Ken Ferlic, an energy physicist and former acting director of the U.S. Department of Energy, writes about the nature of seeding dreams and the conditions that best support realizing them. Ferlic writes, “Our creative endeavors, the intentions, the dreams, and the desires we carry need to be allowed to live and follow their own nature into manifestation. Any creative endeavor can be seen as creating a seed condition which when planted in a fertile space grows and bears fruit” .
One of the biggest frustrations for visionaries and creative professionals has to do with the first laws of motion: Energy in motion tends to want to stay in motion . The whole process from hunch to dream, from sketch to construction requires a lot of forward progress each step of the way. It’s a relay. One phase both passes and creates the baton to the next. One of the most painful, energy-draining things that could happen for a creative is something or someone that seeks to interrupt active energy.
A creative’s biggest fear is that of a grinding halt. Worse than a wrench in the system, which after a good yanking, allows everything to start up again—is a deliberate slow-walking made to look like activity but really is death by another name.
Here’s where politics enters in, and not just “big government” politics, but local and organizational politics.
A creative’s biggest fear is that of a grinding halt.
For example, you have a business idea, but the town clerk in your area doesn’t fancy much your projects. How would you feel if you went down to the town hall to put in an application for a permit on time with full payment in hand, having previously timed how long the approval process takes, and set up product sales to begin once the permit is cleared—but the town clerk starts to, you later realize under the guise of assistance, slow walk you—popping up with arcane statutes to hurdle at every turn?
Town Clerk says, “Fantastic, thanks for bringing in your application.” He takes a good and long look at it and says, “You know, by the way, you listed the county on the wrong spot on your application. The people up at the State Capitol are really particular about these things. You wrote the county in when all you had to do was circle it, so you will have to start the process all over from the beginning. They don’t like to see too many mistakes on an application. Make sure to issue a new check or money order for the date signed on the new application once you have filled it out.”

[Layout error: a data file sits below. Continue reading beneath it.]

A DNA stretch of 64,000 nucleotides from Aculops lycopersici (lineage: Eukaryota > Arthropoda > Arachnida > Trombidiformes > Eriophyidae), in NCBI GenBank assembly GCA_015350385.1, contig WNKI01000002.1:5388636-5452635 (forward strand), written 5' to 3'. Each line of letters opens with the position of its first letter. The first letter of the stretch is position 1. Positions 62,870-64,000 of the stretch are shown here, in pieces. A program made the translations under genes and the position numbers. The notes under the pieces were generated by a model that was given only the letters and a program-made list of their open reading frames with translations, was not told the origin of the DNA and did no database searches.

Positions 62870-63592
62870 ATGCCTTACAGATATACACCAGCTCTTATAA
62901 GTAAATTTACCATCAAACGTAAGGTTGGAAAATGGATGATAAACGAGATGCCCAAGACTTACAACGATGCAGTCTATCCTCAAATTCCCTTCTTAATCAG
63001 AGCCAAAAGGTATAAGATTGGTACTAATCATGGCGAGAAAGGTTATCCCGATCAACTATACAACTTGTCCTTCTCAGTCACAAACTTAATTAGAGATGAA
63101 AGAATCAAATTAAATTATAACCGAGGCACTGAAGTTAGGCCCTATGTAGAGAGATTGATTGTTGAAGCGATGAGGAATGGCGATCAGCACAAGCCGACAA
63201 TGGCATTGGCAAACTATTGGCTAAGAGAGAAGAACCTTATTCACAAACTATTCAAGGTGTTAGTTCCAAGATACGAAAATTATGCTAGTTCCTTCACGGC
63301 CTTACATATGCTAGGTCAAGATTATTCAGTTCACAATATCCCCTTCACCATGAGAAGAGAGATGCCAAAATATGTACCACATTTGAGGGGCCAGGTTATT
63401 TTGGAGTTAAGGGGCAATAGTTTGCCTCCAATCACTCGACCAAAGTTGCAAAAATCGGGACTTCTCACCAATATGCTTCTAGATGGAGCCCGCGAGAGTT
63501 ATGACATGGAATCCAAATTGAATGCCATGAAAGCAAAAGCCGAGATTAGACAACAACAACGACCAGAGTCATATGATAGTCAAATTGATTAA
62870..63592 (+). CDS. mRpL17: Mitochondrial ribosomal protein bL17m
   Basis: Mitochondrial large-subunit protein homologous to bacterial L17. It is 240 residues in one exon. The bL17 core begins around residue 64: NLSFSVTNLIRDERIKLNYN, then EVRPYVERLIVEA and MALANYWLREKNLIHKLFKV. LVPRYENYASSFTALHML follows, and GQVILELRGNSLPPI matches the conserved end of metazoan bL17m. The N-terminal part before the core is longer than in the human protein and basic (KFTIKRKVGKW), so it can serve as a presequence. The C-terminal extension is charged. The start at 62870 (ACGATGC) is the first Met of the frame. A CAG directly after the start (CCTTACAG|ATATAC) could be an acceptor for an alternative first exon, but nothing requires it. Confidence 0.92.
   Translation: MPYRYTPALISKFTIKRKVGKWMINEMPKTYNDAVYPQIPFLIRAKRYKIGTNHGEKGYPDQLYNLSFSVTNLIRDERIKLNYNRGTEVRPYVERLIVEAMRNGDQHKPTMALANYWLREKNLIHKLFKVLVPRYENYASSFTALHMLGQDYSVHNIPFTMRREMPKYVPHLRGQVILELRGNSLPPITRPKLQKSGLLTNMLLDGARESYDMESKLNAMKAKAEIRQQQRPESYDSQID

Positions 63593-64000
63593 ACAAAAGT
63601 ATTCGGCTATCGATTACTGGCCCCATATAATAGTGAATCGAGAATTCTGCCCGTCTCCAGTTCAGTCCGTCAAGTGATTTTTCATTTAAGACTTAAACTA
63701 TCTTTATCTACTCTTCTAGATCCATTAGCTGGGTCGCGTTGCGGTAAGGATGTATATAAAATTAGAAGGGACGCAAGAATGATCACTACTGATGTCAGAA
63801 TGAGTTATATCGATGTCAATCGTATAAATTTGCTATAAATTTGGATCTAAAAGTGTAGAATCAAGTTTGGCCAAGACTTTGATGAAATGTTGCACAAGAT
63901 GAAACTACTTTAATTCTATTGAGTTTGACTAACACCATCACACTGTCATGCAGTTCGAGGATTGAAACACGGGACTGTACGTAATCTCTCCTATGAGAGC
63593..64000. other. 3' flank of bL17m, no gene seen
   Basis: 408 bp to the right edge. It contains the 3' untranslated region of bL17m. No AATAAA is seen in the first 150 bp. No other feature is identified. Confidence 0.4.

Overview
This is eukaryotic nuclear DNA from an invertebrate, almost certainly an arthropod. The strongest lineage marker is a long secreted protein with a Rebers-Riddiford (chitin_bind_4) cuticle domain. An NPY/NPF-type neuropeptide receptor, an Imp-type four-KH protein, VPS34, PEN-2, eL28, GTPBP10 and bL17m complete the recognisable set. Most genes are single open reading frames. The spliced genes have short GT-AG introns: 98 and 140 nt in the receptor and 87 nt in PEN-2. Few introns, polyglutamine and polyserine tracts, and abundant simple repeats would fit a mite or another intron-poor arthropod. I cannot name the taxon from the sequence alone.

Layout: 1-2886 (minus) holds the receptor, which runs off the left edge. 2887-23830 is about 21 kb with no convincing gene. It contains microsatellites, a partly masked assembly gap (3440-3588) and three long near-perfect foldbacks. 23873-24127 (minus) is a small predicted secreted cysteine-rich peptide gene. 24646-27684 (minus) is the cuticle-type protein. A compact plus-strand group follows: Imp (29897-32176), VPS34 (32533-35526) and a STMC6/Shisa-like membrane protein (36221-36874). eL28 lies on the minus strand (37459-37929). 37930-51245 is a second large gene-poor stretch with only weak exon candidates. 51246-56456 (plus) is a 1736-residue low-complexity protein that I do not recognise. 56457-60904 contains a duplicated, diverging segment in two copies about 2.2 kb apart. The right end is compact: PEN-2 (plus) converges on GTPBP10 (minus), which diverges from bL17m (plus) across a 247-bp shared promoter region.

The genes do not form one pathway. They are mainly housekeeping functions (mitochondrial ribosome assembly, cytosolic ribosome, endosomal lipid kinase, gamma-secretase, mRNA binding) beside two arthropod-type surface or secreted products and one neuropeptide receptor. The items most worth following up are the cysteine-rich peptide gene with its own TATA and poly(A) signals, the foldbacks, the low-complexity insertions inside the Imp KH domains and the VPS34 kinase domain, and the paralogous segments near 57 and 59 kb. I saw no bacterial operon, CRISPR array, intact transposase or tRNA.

The four-page application takes a half-hour to fill out. You offer to fill out a new one right there on the spot. Town Clerk tells you that he’s the only one there that day that can accept the special permit you requested and that he was on his way out for the day, saying you’d have to come back the next Tuesday when he’s back in to do special permits.
You’re eager to make nice with the local officials and to start your business off with a good name. You tell your crew waiting for you that they are going to have to wait a little longer, no more than a week for the application to be submitted but that all the needed documentation is all there. You have a client waiting on an order once the permit is approved and reassure her that all will soon be in order.
Next, Tuesday, you get back to the town clerk, Town Clerk takes a long look at your application and accepts all your documentation. He gets ready to give you a receipt but, oh, suddenly a notification popped up on his screen. He begins reading to you some archaic provision that says applications submitted after the date you first visited will have to wait until the new submission cycle begins at the start of the upcoming fiscal year—six months away.
You go back to your Jeep or bike or hybrid and hold onto the steering wheel for a good 10 minutes before leaving the parking lot—just to feel what it is like to sit in a stalled dream.
The pain that creatives face is not the heft required to pull wrenches out the system or the long hours it takes to see a project through to completion, to midwife a dream. Creatives aren’t afraid of labor pains. Their greatest heartbreak is a deliberate and calculated slow down.
Creatives aren’t afraid of labor pains.
Unfortunately, business people often view bureaucracy that way—when at least at the federal level there are guidelines in place for consumer and citizenry protections. Governments that function well want to issue out as many licenses and permits as they can within because it helps get more business ideas up and running, creates more jobs and gets more money circulating in the economy.
As a small business owner, I am actually thankful when notified about a new compliance rule or filing requirement. I am appreciative because that means there is a watchdog looking out for me—making sure I don’t get tangled inadvertently in a statue I need to be aware of. I am appreciative because it also means there is a watchdog group looking out for my employee(s), making sure they hold me accountable to fair and equitable business practices.
The danger that I’ve faced is not the regulatory aspect of running a business. In fact the IRS has been helpful to me. The most damaging thing that happened to me in any business endeavor is in the bottlenecking of the production process.
Sometimes intra- and inter-organizational politics are far more damaging than the straightforward compliance requirements from state and federal agencies.